The current army operation has relit those dead fires. Once again the countryís soft majority is yearning for change, for some difference in their lives and a better destiny for their country. This feeling is centred upon no political institution. It is centred on the army.

Democracy is a sentimental subject in Pakistan. So much of our best poetry is about freedom and breaking the chains of oppression. But we should be clear that this is not the failure of democracy. It is the bankruptcy of Pakistanís banaspati democracy. Should anyone call this a genuine democracy when all it can throw up as leaders are confirmed and certified looters and plunderers, whose primary interest is amassing wealth by fair means or foul but mostly foul, whose money and properties and businesses are held abroad?

There is nothing wrong with billionaires dabbling in politics. The fathers of American democracy were rich landowners (and slave owners). The British nobility, the baronial cl**** laid the foundations of British democracy by challenging and limiting the power of the monarchy. But there is everything wrong with billionaires dominating politics when they become billionaires not through hard work or the spirit of enterprise but fraudulent means and the plunder of public resources.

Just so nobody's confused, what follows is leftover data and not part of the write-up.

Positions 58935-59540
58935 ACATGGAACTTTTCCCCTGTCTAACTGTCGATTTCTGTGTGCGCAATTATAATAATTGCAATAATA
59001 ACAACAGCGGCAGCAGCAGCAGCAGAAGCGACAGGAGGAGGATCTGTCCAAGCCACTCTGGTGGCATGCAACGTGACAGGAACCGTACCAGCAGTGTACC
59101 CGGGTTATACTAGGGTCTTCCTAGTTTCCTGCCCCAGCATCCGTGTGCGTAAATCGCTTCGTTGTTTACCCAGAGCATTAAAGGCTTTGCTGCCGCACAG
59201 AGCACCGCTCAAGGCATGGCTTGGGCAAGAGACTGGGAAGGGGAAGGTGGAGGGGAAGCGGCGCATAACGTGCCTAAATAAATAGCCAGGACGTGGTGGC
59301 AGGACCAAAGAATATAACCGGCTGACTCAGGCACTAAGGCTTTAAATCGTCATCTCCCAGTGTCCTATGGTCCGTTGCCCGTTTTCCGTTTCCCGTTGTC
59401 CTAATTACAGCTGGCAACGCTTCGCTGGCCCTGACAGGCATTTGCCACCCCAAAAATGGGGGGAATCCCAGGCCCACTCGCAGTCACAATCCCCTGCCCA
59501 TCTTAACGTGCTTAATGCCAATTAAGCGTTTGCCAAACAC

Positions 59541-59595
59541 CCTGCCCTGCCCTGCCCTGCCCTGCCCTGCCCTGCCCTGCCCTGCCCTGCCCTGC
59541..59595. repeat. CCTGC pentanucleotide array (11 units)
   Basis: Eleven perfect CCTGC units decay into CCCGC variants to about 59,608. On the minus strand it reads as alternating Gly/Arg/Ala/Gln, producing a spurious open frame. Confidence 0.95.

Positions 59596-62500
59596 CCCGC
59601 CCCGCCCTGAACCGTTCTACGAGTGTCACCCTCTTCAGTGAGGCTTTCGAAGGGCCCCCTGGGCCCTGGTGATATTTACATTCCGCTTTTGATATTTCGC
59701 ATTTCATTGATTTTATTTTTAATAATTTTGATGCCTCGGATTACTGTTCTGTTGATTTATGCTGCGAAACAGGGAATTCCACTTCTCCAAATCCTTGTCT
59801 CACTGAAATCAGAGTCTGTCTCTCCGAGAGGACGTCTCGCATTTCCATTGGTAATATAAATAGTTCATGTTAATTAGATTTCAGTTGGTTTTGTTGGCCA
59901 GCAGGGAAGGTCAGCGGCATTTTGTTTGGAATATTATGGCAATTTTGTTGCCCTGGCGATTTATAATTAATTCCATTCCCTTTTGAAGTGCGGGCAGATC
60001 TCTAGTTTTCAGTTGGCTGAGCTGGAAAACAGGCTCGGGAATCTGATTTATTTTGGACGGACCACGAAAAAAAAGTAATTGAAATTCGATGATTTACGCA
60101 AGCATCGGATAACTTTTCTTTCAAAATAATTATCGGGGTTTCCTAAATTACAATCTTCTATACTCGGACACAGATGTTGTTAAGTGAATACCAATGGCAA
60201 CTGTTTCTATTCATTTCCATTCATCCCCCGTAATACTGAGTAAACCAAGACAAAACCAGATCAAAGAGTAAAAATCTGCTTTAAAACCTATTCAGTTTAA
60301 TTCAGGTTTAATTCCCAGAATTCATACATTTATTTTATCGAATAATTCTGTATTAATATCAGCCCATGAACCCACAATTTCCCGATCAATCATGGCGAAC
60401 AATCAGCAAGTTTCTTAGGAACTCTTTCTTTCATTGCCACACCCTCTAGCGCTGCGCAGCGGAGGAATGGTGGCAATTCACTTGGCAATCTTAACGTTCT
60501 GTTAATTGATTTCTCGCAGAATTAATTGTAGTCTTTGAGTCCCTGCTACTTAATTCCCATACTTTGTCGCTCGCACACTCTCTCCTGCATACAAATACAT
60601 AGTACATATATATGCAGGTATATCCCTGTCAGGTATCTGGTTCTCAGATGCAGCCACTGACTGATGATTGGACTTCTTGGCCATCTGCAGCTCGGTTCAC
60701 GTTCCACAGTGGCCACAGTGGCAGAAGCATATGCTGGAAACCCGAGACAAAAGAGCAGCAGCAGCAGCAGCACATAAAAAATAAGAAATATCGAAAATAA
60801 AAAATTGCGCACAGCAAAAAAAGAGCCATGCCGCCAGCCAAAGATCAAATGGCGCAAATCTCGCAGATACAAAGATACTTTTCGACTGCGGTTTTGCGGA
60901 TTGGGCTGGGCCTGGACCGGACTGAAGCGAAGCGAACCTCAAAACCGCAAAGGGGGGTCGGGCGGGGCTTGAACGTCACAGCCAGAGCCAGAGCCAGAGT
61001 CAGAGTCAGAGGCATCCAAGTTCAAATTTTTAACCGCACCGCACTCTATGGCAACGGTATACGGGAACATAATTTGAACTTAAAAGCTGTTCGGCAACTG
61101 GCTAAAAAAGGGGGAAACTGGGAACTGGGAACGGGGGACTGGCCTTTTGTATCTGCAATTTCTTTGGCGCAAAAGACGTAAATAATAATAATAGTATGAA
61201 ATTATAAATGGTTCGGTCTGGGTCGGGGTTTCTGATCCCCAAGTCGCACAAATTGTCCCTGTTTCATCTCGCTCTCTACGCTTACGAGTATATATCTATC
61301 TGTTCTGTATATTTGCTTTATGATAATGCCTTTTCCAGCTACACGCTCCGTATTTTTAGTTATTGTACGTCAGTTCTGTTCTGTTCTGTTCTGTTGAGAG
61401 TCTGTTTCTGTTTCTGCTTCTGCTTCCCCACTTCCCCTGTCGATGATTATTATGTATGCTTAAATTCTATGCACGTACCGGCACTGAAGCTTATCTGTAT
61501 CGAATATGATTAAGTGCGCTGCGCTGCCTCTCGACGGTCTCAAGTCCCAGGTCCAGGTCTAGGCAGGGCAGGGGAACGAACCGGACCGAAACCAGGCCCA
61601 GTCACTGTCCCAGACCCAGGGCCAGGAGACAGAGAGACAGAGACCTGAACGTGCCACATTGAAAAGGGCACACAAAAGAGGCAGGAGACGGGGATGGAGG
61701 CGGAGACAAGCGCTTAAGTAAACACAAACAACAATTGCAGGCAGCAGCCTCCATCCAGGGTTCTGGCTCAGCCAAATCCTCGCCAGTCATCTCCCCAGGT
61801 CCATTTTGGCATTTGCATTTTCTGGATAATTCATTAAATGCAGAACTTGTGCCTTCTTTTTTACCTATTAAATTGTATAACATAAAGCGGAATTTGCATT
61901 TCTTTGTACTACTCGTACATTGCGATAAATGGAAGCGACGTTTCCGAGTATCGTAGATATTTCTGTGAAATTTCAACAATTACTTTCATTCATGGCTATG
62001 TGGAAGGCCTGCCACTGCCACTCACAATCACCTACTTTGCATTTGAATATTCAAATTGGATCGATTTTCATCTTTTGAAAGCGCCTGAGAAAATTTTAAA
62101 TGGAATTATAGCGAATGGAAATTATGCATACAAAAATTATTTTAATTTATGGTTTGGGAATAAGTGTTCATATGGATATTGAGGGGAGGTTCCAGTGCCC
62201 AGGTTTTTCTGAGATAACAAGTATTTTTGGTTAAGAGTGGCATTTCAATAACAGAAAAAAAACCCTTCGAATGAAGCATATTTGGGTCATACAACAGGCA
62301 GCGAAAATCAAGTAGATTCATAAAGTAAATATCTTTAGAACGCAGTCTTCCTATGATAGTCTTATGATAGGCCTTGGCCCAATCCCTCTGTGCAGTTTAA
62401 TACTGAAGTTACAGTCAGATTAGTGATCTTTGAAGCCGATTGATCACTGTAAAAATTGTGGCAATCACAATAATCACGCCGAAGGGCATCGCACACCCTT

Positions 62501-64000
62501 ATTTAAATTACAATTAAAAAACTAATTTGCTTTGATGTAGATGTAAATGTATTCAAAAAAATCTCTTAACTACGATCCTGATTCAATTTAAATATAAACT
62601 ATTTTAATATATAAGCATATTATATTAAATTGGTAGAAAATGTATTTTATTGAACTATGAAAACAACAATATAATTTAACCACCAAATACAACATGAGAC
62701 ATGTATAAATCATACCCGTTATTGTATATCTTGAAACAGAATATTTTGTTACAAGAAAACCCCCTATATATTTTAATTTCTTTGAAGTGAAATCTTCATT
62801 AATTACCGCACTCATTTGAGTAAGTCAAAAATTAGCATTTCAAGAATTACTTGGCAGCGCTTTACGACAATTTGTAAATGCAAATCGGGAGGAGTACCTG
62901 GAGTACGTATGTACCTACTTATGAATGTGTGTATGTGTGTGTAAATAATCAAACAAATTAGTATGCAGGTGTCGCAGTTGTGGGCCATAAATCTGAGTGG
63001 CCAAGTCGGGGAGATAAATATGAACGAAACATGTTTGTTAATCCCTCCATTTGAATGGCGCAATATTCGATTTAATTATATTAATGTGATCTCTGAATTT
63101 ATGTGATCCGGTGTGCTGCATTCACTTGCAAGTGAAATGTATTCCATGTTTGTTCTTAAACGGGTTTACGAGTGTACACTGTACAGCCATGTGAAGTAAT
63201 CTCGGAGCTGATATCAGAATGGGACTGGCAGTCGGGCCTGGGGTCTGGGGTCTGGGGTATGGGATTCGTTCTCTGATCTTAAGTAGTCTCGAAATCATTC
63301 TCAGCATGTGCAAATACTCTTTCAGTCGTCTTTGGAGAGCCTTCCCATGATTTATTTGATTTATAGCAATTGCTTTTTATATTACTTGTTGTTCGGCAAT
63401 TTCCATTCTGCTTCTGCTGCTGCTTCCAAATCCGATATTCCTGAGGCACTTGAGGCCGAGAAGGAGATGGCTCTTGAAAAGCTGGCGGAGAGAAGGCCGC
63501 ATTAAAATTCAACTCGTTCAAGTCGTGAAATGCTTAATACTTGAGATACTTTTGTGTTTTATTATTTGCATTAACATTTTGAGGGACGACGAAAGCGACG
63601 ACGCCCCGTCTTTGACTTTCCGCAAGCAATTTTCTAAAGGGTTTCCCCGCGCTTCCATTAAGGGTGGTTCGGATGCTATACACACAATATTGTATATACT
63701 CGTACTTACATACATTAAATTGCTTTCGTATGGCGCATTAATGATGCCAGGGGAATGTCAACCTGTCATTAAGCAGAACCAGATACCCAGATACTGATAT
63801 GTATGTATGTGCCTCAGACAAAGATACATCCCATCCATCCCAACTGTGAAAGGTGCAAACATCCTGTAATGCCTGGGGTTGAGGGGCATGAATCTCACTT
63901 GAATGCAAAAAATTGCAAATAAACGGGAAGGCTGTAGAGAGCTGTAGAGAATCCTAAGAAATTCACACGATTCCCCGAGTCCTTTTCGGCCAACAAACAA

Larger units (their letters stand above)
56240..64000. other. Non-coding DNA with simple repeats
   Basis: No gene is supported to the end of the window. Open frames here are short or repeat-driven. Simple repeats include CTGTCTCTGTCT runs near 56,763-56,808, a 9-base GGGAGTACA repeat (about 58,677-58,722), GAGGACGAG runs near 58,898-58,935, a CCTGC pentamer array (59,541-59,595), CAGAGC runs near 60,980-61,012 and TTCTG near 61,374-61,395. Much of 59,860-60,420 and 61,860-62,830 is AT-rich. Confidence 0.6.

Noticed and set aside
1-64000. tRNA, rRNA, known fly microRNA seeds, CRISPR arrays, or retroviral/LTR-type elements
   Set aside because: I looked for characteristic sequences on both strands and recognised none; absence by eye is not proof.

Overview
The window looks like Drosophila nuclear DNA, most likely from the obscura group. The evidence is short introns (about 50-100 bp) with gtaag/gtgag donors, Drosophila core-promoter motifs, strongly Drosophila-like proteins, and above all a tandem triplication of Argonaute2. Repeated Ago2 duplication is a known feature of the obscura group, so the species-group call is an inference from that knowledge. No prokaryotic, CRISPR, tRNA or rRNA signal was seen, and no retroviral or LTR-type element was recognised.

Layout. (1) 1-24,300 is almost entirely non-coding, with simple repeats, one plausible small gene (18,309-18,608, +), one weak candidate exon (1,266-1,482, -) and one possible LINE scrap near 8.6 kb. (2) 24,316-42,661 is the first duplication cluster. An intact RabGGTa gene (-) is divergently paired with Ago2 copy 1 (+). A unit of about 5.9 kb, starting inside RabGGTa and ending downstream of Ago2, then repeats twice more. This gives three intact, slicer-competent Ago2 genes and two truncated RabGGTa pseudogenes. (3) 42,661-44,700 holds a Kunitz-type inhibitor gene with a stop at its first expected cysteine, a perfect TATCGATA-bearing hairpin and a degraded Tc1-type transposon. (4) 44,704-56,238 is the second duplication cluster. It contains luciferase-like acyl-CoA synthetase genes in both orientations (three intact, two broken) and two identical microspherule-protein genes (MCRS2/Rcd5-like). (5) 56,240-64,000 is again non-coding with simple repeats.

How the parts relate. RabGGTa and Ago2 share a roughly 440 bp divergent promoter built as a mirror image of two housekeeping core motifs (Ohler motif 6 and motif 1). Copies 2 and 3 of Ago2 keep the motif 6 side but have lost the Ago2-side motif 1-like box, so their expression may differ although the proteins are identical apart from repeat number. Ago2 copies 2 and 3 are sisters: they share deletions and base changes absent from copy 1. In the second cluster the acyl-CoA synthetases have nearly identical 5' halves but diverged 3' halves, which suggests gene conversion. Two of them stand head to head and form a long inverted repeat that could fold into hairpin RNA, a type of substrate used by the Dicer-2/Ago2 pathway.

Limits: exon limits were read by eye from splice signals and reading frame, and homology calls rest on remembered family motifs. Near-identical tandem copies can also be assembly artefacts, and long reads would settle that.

General Mustafa Kemal saved his country after the First World War. He founded modern Turkey. General Charles de Gaulle gave his country a new direction in 1958, writing a new constitution and creating the Fifth Republic. In our own time Vladimir Putin has reversed the story of Russiaís decline. We should ask ourselves an honest question: can Pakistan afford to continue on its present path at the mercy of men of insatiable appetite and wonderfully clever when it comes to grabbing and acquiring but otherwise of no competence and imagination?

People were not with the army in its previous avatars, when it propped up mediocre dictators and launched adventures like the Afghan Ďjihadí. But now that the army is doing the right thing a powerful constituency has built up behind itÖlooking to it as a beacon of hope and, if this doesnít sound too melodramatic, even of deliverance.

The politicians would never have taken on the Taliban. They were just too afraid and so they ducked behind the most absurd excuses. The politicians had it not in them to take on the mafias of Karachi. This was too big a task for them. It is only the present army leadership wading into these dangerous waters, which is the sole reason why the public is behind it.